Chateau Laulan Ducos has been purchased by TESiRO and is now the 5th chateau (as far as I know) to have been acquired by Chinese investors in the past 4 years. The others being Chateaux de Viaud, Latour Laguens, Laffitte Chenu and Richelieu.
If you know of any more please let me know. TESiRO is the Chinese joint venture of Eurostar Diamond Traders (based in Antwerp, Belgium) and Tongling Jade and Diamond Co Ltd (Nanjing, China). Eurostar Diamond Traders is the world’s largest diamond processing company and supplies luxury brands such as Tiffany and Cartier.
TESiRO has an annual turnover of around 15 million euros (20 million dollars) and employs 3,000 people at 400 jewellers in south east China.
Group managing director Richard Shen is keen to develop a market in his homeland for the chateau’s Cru Bourgeois 150,000 bottle annual output, which is sold under the Medoc appellation.
Chateau Laulan Ducos covers 22 hectares of vines and lies on a gravel outcrop in Sestigan in Jau Dignac Loirac – three villages now grouped together that in Roman times formed the Insula Jovis (Island of Jupiter).
In ancient times this part of the Gironde was a mass of swamps, rivulets and water channels (hence the Medoc once being known as the Isle Medoc) and it was not drained until the 17th century.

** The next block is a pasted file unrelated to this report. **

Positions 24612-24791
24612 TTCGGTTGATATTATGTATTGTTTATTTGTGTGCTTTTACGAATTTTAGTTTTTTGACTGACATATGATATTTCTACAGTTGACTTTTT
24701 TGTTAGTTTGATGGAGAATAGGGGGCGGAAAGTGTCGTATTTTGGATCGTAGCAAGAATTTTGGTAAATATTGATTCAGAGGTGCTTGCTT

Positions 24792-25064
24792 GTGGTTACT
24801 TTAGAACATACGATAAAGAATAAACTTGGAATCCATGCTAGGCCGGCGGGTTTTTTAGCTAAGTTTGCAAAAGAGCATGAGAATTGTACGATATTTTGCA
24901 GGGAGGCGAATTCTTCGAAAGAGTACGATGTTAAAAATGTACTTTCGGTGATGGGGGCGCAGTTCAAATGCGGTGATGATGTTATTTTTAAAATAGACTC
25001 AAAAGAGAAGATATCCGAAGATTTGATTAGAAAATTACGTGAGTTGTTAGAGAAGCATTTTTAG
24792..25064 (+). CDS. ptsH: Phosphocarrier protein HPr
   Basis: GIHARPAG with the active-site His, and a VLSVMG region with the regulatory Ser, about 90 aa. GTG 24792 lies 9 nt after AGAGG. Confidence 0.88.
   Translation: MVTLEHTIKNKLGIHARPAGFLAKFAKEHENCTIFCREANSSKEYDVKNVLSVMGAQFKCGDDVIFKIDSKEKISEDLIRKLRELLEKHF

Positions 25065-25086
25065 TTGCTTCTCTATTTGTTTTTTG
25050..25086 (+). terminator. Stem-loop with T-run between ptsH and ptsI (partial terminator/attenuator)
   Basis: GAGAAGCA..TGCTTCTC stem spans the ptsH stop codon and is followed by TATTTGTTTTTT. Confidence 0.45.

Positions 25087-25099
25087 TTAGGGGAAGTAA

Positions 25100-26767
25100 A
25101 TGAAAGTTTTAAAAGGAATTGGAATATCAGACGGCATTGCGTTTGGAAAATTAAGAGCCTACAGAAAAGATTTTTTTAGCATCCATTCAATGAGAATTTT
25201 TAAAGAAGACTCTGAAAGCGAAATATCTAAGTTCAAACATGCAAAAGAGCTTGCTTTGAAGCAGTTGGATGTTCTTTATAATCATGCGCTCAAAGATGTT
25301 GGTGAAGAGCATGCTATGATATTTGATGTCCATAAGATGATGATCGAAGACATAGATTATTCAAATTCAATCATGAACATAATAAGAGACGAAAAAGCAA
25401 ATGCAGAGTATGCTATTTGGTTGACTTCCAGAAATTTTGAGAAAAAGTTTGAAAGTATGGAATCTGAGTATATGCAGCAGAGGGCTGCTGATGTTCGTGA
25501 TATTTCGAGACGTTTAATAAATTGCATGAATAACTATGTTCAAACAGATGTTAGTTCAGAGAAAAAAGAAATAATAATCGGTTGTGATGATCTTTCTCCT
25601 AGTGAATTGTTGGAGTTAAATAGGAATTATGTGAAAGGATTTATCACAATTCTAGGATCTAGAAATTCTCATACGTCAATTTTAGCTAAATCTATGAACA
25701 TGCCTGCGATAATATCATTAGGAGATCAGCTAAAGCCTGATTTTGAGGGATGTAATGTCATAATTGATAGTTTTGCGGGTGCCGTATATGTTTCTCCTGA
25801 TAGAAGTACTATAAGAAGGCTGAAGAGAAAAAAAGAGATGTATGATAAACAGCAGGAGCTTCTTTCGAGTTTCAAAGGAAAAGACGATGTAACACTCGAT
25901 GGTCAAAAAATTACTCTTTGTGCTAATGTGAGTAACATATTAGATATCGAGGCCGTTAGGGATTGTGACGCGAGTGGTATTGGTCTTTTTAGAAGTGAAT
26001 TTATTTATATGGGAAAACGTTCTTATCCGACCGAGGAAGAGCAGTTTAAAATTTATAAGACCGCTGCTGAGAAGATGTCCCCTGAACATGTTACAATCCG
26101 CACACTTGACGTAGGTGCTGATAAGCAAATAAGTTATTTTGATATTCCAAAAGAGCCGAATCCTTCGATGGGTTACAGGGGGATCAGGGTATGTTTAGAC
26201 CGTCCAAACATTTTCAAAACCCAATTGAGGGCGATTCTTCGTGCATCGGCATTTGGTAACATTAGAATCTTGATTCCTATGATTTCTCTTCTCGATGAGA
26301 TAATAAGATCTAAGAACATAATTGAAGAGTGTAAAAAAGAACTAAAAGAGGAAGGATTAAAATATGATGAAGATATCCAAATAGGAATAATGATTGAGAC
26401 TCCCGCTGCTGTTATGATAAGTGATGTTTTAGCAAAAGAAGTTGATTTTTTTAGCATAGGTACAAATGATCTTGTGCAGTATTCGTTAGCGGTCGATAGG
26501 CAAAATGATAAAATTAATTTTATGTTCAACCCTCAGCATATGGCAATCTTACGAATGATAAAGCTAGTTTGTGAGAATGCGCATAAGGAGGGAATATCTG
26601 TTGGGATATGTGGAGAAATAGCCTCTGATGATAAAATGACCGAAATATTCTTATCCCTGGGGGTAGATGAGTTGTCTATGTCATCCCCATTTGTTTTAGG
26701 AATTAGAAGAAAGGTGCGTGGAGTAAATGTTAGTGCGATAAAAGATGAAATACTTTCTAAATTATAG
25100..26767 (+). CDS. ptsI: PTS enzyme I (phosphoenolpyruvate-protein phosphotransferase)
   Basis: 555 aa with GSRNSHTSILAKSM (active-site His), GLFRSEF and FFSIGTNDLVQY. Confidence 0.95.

Laulan Ducos dates back to 1460 and has changed hands only once since the 15th century when it was purchased in 1983 by the Ducos family.
Originally the estate was part of the feudal seigneury of Loirac and in 1633 it passed down to the Duke d’Epernon, the Lord of Lesparre. Laulan Ducos has won many awards over the years and has frequent mentions in the wine press for the quality of its wines.
Richard Shen selected the chateau having looked at around 40 estates for over a month. now has a foothold in the Bordeaux vineyard. He said that:
“In China, where wine consumption is booming, many people are interested in the grand crus, but not so much in the rest. Entry-level and mid-range wines are overpriced relative to their quality.
With Laulan Duclos, I hope to give Chinese customers a guarantee of quality at a reasonable price . . . We will be reducing sales of Laulan Ducos in France to a minimum in order to supply China.”
One of Shen’s advisors added that:
“We plan to create boutiques named after the château, which will also be offering a range of bottles from other properties of course.”
TESiRO operates a successful franchise in China and they plan to offer the wine to their jewellery customers within the stores.
One of the problems with importing wine into China is that unlike Hong Kong which dropped its tax on wine a couple of years ago, China has an import duty of 14%, consumption tax of 10% and VAT of 17% that is levied on all imported wines and liquors.
I doubt that China will drop these high taxes as they have to protect their domestic wine industry. This means that if you want to sell wine in China at a reasonable price you either have to buy that wine very cheaply in the first place . . . or buy a chateau?